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U.S.-India Ties After President Trump’s Visit

March 4, 2020

Episode Notes:

On Feb. 24-25, President Donald Trump visited India. He is the fourth consecutive American president to do so, and followed Prime Minister Narendra Modi’s visit to the United States last year. The bilateral relationship — anchored by concerns about Chinese assertiveness in Asia — has improved steadily since the end of the Cold War, but has become more contentious in the last year. Modi has advanced a Hindu nationalist agenda since his reelection in 2019, including controversial moves in Kashmir and new citizenship laws that discriminate against Muslims, diquieting some Americans, including members of Congress. The end of the president’s visit was overshadowed by Hindu-Muslim violence and rioting triggered by anti-government protests in New Delhi that left dozens killed.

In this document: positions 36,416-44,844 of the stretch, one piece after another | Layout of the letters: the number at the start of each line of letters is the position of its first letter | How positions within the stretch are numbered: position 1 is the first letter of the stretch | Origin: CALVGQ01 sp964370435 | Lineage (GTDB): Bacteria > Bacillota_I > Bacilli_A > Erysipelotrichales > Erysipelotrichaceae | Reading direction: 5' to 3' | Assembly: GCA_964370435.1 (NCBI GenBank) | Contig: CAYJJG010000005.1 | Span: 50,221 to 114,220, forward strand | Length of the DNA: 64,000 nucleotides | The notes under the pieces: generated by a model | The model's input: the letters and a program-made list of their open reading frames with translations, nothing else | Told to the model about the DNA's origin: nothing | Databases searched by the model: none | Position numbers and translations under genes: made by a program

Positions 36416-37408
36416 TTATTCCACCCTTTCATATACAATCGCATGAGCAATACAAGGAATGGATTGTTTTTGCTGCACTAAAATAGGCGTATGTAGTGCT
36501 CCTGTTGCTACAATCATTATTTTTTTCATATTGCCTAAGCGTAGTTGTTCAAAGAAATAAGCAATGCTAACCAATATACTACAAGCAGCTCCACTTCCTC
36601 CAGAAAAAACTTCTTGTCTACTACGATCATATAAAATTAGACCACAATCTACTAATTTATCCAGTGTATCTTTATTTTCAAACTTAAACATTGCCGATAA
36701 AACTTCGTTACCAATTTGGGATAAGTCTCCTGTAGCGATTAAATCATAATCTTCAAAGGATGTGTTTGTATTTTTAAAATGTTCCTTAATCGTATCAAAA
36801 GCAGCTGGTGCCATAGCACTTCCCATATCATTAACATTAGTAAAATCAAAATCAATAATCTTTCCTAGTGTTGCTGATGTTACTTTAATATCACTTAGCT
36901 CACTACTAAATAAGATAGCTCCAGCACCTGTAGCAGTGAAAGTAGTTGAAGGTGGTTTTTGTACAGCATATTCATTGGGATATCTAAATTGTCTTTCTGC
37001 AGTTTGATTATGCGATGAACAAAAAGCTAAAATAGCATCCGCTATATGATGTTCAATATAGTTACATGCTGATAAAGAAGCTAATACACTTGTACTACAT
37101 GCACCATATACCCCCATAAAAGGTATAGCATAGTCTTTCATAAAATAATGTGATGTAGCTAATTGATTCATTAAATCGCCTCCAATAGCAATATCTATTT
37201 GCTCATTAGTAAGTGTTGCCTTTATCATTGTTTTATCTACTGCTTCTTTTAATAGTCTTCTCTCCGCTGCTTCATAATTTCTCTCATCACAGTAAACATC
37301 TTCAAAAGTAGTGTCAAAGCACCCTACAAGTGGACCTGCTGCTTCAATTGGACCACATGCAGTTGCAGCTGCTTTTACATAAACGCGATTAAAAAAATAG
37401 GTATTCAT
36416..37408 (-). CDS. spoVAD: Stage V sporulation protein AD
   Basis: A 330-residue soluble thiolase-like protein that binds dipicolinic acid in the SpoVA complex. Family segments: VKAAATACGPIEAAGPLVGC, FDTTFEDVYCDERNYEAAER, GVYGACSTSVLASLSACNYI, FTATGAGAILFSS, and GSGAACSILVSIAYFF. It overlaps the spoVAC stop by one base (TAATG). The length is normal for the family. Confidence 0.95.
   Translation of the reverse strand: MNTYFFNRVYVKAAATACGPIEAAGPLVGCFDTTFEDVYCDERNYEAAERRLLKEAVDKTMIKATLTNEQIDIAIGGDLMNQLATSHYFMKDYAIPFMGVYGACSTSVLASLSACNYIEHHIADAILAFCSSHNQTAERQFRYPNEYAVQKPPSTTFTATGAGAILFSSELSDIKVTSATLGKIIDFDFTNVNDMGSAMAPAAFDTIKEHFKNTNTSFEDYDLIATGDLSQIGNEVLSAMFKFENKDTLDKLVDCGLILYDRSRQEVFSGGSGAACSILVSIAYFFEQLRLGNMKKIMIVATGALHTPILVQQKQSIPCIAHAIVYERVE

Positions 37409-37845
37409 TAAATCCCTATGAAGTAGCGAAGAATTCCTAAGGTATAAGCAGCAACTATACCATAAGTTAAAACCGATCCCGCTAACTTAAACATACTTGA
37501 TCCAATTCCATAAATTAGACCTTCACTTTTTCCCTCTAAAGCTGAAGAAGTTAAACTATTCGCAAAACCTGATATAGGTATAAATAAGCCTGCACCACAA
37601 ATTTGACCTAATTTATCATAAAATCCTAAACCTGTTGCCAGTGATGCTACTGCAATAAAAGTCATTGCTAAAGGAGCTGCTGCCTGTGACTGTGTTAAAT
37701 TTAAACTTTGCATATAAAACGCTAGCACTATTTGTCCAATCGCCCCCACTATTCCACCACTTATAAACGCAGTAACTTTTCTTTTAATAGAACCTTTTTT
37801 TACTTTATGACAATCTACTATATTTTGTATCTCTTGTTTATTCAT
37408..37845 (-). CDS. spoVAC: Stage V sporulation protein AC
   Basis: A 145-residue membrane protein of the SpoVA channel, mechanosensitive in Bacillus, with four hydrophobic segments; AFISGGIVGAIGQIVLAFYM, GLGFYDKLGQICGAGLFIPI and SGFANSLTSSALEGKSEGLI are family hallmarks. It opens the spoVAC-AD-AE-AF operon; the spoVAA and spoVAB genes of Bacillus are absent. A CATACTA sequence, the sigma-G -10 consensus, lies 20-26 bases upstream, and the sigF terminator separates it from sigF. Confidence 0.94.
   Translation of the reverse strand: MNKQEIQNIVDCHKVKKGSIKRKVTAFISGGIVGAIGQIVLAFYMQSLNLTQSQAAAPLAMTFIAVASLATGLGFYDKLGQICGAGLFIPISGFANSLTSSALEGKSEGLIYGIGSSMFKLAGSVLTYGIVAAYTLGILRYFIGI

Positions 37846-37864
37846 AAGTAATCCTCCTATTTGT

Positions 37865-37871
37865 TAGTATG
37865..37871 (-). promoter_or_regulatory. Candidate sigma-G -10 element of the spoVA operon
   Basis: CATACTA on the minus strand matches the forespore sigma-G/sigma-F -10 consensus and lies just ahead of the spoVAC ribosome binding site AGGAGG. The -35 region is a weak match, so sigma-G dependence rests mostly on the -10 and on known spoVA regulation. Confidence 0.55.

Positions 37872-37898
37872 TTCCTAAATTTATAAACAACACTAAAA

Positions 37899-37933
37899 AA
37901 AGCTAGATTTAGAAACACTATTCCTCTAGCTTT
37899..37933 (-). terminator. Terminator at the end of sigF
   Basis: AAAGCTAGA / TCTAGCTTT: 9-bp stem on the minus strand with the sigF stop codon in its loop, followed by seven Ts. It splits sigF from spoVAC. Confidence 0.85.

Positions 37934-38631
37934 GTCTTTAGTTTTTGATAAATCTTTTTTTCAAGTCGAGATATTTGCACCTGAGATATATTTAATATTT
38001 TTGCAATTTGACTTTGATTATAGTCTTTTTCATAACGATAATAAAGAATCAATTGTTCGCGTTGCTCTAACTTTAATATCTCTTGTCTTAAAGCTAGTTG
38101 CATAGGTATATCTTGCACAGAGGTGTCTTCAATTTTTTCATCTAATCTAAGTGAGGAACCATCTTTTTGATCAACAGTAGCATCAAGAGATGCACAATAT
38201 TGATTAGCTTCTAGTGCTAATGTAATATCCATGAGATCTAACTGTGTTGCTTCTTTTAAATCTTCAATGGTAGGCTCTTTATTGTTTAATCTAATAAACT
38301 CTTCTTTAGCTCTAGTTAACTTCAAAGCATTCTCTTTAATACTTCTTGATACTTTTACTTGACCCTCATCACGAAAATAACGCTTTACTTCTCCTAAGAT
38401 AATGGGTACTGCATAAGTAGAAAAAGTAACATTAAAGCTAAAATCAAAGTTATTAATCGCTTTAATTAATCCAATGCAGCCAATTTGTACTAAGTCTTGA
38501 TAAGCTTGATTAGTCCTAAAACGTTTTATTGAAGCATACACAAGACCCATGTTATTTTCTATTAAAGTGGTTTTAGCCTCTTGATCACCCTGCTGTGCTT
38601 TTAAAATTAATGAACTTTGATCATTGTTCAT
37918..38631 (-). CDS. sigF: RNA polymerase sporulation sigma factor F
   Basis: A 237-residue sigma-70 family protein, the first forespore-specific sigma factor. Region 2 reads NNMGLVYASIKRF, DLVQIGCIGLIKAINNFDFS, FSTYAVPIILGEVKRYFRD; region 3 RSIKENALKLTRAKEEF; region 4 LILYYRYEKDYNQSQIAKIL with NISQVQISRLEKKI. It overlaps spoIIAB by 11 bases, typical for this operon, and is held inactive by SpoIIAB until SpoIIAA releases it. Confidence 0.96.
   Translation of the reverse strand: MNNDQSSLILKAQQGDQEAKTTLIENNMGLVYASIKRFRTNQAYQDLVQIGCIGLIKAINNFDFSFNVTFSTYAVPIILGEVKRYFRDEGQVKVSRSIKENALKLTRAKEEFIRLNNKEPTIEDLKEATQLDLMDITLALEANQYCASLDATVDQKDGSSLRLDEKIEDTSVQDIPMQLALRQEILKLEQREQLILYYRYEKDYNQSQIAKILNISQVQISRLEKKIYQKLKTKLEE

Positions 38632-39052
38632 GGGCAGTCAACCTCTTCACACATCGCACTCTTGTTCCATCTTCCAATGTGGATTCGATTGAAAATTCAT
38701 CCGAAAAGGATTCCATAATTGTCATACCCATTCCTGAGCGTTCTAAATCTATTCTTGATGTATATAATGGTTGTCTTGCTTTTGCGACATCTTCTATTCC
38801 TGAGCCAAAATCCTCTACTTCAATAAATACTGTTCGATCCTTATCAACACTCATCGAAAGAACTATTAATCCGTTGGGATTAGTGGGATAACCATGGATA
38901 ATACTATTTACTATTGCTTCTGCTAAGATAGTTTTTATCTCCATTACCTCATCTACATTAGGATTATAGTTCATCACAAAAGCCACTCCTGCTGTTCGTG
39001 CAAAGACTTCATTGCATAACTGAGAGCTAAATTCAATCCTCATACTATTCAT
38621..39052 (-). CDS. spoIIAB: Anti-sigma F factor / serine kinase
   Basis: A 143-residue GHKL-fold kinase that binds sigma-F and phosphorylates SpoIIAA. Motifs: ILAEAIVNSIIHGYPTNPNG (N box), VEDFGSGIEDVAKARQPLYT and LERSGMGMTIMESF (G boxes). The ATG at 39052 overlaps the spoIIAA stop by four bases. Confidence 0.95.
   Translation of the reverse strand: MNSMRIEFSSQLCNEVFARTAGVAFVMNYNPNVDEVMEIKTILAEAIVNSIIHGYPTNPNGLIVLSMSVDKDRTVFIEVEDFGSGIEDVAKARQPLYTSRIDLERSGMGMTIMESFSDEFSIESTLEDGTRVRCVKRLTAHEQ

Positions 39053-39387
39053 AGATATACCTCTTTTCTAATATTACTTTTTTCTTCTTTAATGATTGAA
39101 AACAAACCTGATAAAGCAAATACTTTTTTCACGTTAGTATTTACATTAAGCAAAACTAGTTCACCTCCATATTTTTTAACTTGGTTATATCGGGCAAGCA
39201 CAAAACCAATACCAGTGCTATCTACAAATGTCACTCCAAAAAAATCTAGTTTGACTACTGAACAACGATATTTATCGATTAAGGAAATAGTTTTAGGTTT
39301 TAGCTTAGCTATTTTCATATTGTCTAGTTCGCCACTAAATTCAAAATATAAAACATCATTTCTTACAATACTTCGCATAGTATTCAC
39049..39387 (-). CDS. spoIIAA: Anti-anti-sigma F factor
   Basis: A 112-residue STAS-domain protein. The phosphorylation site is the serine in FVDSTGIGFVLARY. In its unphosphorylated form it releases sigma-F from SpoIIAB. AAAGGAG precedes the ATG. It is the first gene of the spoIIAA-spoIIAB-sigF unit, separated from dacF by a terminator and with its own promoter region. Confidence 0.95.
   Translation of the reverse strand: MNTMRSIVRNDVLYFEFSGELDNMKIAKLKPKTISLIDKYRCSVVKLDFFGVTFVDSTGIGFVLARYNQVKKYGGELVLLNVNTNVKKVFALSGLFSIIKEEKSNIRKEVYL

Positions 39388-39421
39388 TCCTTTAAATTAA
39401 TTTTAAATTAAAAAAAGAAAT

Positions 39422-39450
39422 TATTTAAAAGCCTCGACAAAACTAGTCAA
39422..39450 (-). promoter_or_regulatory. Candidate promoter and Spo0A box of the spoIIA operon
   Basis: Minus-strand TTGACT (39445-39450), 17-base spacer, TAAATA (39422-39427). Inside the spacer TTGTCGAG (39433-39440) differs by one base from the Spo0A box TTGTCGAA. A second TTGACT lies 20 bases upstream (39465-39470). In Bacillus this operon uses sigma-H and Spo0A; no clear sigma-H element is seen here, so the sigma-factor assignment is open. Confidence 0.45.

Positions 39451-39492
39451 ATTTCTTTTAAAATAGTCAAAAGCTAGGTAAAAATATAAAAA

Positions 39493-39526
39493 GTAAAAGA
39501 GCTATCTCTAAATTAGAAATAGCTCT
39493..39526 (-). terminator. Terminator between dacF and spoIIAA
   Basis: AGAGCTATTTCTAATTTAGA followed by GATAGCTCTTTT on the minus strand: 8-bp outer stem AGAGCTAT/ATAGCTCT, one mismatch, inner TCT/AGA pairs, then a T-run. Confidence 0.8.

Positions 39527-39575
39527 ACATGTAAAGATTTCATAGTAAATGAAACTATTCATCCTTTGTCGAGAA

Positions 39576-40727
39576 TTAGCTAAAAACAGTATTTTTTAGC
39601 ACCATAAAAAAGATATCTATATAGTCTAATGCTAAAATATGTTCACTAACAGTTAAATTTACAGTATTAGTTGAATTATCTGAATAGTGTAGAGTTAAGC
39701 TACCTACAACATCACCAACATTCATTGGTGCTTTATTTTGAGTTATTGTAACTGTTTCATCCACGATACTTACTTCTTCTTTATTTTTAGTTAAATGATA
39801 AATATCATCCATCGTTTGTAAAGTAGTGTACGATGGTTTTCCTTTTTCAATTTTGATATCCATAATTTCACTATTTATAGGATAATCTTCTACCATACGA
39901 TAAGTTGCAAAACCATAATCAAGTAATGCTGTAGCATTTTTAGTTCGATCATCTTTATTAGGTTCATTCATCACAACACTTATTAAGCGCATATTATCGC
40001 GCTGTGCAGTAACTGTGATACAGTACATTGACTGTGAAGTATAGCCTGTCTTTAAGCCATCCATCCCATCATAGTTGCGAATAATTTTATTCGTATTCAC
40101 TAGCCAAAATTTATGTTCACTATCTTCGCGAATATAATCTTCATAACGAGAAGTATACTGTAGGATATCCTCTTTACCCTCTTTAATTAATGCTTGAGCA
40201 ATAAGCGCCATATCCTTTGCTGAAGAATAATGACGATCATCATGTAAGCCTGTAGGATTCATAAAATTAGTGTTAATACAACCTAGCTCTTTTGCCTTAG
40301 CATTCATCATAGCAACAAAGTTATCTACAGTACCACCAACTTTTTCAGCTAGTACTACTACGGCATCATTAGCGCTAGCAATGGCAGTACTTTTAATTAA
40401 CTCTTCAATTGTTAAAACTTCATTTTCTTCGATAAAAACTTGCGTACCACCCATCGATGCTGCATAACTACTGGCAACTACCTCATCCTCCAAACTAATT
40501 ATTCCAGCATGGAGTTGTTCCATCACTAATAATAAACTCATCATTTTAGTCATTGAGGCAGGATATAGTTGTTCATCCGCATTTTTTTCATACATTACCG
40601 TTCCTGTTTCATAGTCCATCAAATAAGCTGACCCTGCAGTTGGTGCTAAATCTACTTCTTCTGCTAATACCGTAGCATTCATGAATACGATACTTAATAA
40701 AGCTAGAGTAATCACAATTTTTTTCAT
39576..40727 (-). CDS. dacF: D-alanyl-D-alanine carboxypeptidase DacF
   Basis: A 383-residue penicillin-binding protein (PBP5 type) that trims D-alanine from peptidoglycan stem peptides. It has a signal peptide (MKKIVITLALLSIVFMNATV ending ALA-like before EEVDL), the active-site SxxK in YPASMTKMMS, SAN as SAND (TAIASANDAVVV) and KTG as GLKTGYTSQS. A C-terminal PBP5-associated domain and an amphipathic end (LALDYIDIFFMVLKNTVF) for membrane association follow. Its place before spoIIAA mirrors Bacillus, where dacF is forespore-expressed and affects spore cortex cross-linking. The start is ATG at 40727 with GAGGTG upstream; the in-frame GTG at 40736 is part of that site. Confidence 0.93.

Christopher Clary — assistant professor of political science at the University at Albany, State University of New York, nonresident fellow at the Stimson Center, and former country director for South Asia, Office of the Secretary of Defense (2006-2009) — joins the Warcast to discuss U.S.-India ties after Trump’s visit.

[ 01:23 ] U.S.-India relationship after Trump visit

[ 05:17 ] Mistakes made in Delhi and Washington, D.C.

[ 07:48 ] Aspects of the relationship that need to be managed and which can be improved

[ 10:20 ] What observers should look for in this relationship going forward

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